Hope for the High Seas

Last week at the United Nations, countries took the first, essential steps towards closing the huge gaps which exist in international law which leave the high seas—those areas beyond national jurisdiction—so poorly protected.

The high seas cover nearly 50% of our planet and 64% of the ocean. They are the largest area of unprotected wilderness. Since 2003, IUCN has played a key role in fostering international action to safeguard this blue heart of the planet, just as it supports efforts at the national level to conserve coastal and marine biodiversity within national waters.

This is great news. The Tragedy of the commons affects so many of the world’s remote ecosystems.

"The tragedy of the commons is a dilemma arising from the situation in which multiple individuals, acting independently and rationally consulting their own self-interest, will ultimately deplete a shared limited resource, even when it is clear that it is not in anyone’s long-term interest for this to happen."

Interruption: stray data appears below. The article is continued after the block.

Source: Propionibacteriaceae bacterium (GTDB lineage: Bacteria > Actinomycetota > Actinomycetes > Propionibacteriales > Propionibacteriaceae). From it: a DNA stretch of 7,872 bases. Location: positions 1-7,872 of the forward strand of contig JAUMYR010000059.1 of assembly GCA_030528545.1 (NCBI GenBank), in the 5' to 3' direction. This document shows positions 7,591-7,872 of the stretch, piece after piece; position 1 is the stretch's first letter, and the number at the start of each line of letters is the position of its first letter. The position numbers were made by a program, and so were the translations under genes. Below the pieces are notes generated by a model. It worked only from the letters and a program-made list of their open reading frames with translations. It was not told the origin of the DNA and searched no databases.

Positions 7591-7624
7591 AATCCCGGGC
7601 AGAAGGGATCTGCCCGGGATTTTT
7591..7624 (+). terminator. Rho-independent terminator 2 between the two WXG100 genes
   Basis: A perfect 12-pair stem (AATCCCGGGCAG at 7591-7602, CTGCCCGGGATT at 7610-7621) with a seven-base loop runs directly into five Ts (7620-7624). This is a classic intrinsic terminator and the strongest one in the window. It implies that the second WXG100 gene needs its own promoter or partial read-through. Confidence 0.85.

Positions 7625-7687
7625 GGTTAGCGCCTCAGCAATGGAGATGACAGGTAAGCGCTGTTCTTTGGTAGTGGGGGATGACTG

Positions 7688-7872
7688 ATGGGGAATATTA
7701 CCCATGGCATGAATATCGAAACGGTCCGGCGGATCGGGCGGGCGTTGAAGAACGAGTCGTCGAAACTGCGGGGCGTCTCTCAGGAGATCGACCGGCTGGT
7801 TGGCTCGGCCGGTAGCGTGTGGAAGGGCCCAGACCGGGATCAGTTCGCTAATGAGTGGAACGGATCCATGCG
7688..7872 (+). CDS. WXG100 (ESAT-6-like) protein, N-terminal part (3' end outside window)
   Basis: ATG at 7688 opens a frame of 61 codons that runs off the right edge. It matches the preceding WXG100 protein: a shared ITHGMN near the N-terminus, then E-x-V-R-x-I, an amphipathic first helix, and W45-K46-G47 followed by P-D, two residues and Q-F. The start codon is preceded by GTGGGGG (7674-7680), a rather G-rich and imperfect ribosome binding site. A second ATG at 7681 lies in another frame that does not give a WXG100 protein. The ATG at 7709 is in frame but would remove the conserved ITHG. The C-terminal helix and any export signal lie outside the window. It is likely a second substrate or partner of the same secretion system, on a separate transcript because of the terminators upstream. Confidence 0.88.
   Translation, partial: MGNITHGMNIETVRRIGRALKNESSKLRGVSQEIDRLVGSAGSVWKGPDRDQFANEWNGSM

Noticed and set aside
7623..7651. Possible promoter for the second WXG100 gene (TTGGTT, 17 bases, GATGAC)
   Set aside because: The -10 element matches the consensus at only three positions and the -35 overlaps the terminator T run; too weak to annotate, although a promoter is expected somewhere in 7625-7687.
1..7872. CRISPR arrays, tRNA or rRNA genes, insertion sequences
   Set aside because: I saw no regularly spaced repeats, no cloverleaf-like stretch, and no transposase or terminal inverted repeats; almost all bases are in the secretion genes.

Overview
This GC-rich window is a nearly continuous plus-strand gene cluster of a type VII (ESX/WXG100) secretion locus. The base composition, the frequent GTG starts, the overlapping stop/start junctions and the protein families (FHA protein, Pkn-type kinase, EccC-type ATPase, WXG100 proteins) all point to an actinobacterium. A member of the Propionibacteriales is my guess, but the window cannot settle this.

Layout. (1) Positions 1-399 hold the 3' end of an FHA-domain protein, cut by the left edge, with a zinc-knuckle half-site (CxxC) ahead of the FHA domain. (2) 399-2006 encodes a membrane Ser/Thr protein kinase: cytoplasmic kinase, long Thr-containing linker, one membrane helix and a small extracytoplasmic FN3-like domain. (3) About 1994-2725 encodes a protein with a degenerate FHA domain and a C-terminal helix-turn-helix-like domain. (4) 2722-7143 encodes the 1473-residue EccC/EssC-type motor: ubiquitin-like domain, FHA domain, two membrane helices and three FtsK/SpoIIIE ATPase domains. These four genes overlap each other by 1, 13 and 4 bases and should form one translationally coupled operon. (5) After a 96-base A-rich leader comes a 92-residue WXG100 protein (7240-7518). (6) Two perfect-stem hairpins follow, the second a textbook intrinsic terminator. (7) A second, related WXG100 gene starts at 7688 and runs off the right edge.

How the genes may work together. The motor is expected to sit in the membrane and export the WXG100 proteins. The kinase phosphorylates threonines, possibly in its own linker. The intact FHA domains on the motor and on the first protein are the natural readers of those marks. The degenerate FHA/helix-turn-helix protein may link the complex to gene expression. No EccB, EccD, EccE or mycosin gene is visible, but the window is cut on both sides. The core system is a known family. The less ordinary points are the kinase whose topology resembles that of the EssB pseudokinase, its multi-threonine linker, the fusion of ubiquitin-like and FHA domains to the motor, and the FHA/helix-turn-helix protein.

To have laws and regulations on international waters meaning protecting the processes which connect ecosystems through currents, such as coral larvae dispersal, and populations of fish that [surprisingly] don’t adhere to arbitrary national boundaries.

“A key element of last Friday’s decision is that it recognizes, for the first time, the need to share the benefits of marine genetic resources fairly and with particular concern for the needs of developing countries, which often lack the capacity to explore and exploit these resources…” 

Everything is connected, and protection should take that into consideration, which means countries must work together, the rich and the poor, to close the loopholes that allow industries exploiting marine resources to go unchecked. You can’t just turn a blind eye to the happenings over the imaginary line, but you do need the go-ahead from a set of regulations, else the whole world will be up in arms over acting beyond your jurisdiction.

This is why a step like this, is no small one. It is huge, half the world huge, and we should celebrate, support and demand progress for the future.

Full IUCN article here.